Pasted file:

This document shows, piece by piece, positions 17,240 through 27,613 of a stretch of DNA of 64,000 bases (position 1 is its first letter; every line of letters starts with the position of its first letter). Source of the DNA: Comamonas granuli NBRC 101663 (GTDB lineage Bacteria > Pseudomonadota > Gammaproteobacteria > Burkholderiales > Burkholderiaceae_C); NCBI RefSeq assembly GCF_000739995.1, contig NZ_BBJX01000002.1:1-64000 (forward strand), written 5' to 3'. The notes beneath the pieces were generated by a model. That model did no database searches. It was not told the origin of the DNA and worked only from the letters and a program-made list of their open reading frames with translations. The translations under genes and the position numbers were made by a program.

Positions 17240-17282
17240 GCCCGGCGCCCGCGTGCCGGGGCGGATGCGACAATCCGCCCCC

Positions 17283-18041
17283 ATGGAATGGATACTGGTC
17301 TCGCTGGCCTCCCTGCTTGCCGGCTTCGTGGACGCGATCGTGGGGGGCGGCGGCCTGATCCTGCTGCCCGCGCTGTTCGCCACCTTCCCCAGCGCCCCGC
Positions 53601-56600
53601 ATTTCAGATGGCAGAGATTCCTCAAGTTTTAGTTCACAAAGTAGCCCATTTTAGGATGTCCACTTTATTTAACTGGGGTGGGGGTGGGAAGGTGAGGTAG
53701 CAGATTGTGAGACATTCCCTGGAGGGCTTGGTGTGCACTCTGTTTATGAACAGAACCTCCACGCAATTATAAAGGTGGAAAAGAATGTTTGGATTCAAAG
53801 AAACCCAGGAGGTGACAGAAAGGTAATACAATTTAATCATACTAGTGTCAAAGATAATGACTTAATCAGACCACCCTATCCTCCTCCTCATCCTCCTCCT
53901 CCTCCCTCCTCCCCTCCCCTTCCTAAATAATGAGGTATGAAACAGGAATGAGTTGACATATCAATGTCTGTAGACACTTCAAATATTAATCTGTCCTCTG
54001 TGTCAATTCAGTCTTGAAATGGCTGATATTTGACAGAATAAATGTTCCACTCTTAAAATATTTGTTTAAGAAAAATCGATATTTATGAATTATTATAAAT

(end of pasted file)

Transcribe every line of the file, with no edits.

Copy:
This document shows, piece by piece, positions 17,240 through 27,613 of a stretch of DNA of 64,000 bases (position 1 is its first letter; every line of letters starts with the position of its first letter). Source of the DNA: Comamonas granuli NBRC 101663 (GTDB lineage Bacteria > Pseudomonadota > Gammaproteobacteria > Burkholderiales > Burkholderiaceae_C); NCBI RefSeq assembly GCF_000739995.1, contig NZ_BBJX01000002.1:1-64000 (forward strand), written 5' to 3'. The notes beneath the pieces were generated by a model. That model did no database searches. It was not told the origin of the DNA and worked only from the letters and a program-made list of their open reading frames with translations. The translations under genes and the position numbers were made by a program.

Positions 17240-17282
17240 GCCCGGCGCCCGCGTGCCGGGGCGGATGCGACAATCCGCCCCC

Positions 17283-18041
17283 ATGGAATGGATACTGGTC
17301 TCGCTGGCCTCCCTGCTTGCCGGCTTCGTGGACGCGATCGTGGGGGGCGGCGGCCTGATCCTGCTGCCCGCGCTGTTCGCCACCTTCCCCAGCGCCCCGC
Positions 53601-56600
53601 ATTTCAGATGGCAGAGATTCCTCAAGTTTTAGTTCACAAAGTAGCCCATTTTAGGATGTCCACTTTATTTAACTGGGGTGGGGGTGGGAAGGTGAGGTAG
53701 CAGATTGTGAGACATTCCCTGGAGGGCTTGGTGTGCACTCTGTTTATGAACAGAACCTCCACGCAATTATAAAGGTGGAAAAGAATGTTTGGATTCAAAG
53801 AAACCCAGGAGGTGACAGAAAGGTAATACAATTTAATCATACTAGTGTCAAAGATAATGACTTAATCAGACCACCCTATCCTCCTCCTCATCCTCCTCCT
53901 CCTCCCTCCTCCCCTCCCCTTCCTAAATAATGAGGTATGAAACAGGAATGAGTTGACATATCAATGTCTGTAGACACTTCAAATATTAATCTGTCCTCTG
54001 TGTCAATTCAGTCTTGAAATGGCTGATATTTGACAGAATAAATGTTCCACTCTTAAAATATTTGTTTAAGAAAAATCGATATTTATGAATTATTATAAAT